(I'm a member Android Security team who worked on bits of Lollipop FDE)
The issue with FDE in Android has for long been the lack of combining strong passwords with a pattern lock or pin lock for unlocking the screen. In other words, your encryption key is only as strong as the pin code or password you are willing to put in every time you open your screen lock.
This isn't completely true on Lollipop devices that have hardware-backed credential storage. (Well, it's not really "hardware-backed", but it's in a Trusted Execution Environment, typically ARM TrustZone.)
For Lollipop, a big change to FDE was the inclusion of a hardware-backed key in the key derivation function (KDF) for the FDE master key encryption key. This provides two benefits:
1) It means that a dump of the contents of your encrypted flash is useless without the device.
2) It means that brute force search of your PIN/pattern/password space is serialized and rate-limited by the performance of the device. In a way this means that faster devices are less secure, though we also apply a device-tuned scrypt function as part of the KDF, which compensates in the case of an attacker who tries to perform the entire attack on-device.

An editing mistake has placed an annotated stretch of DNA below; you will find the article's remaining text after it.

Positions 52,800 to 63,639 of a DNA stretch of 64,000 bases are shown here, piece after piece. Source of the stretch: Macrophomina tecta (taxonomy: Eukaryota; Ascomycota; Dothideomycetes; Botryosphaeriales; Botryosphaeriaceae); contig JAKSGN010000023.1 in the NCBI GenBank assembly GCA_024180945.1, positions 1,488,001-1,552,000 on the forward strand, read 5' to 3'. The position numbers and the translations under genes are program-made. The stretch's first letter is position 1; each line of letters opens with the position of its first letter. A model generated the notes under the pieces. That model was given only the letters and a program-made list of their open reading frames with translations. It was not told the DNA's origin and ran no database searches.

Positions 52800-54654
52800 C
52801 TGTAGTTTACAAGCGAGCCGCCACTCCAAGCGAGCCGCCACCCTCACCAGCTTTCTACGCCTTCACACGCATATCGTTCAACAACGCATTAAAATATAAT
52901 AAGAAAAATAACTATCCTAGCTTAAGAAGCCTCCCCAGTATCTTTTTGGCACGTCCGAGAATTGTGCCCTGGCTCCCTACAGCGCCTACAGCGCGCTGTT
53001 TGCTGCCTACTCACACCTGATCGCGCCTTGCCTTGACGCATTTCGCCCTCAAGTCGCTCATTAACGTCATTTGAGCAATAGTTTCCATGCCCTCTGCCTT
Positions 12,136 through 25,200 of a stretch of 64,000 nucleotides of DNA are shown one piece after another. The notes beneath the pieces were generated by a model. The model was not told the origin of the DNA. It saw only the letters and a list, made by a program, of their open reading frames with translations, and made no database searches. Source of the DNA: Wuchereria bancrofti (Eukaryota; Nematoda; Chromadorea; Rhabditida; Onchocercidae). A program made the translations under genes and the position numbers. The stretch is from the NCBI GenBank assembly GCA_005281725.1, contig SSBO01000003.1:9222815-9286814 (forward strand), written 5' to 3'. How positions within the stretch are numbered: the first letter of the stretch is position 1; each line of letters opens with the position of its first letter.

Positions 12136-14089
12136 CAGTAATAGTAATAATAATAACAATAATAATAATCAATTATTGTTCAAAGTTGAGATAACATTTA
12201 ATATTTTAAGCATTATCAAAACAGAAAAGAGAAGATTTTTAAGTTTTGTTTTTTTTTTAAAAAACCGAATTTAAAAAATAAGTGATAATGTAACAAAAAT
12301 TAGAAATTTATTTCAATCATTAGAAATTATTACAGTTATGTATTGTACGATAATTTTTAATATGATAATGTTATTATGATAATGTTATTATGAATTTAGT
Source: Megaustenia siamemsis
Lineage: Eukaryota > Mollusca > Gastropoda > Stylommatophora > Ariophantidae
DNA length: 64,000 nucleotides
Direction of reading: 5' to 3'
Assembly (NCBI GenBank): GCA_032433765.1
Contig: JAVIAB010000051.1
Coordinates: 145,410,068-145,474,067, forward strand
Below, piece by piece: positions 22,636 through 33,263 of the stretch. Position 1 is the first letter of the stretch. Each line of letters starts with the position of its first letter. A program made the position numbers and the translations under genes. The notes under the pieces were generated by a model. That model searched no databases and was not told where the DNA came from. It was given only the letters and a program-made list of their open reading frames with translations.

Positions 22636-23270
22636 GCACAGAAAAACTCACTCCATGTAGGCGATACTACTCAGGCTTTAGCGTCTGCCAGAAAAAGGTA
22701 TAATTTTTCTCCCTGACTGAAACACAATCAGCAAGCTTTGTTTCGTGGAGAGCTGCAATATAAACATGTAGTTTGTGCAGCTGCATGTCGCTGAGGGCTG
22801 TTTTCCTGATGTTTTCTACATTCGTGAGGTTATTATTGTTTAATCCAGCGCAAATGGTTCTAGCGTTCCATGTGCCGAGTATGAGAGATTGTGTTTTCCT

The best attack against Lollipop FDE, on a device with HW-backed credentials, is to dump the data from the device flash, then flash a custom OS which makes calls into the HW crypto to create an oracle, processing a stream of requests and returning the responses. Then you do a brute force attack with a mixture of on-device and off-device resources, computing the first scrypt function offline, then performing the on-device crypto operation, then taking the results of that and performing the second scrypt function offline, which you then use to try to decrypt the FDE master key, offline.
The fastest devices on the market today will perform the HW-backed crypto operation in about 50 ms. Assuming everything is pipelined properly, this is the brute force attempt rate: 20 attempts per second. With a four-digit PIN, this is negligible: the entire space can be searched in 8 minutes. However, a six-character alphanumeric password (random, all lowercase) would take 630 days, on average, to break. That's pretty reasonable security.
In theory. In practice it would take much longer than that. I tried running this test on a Nexus 9 and found the device kept throttling itself because it got too hot, plus even with a 2A charger it consumed more power than was being provided to it, so I had to stop when the battery died and wait for it to recharge.
Pre-Lollipop, and even on Lollipop devices that lack HW-backed crypto, you can conduct the entire attack off-line, parallelized, on however much hardware you care to throw at it. I can't make any promises about the future, but I will say that I, personally, really want to significantly improve Android FDE in the future. I have changes in mind that will make brute force essentially impossible, unless you can break into the Trusted Execution Environment.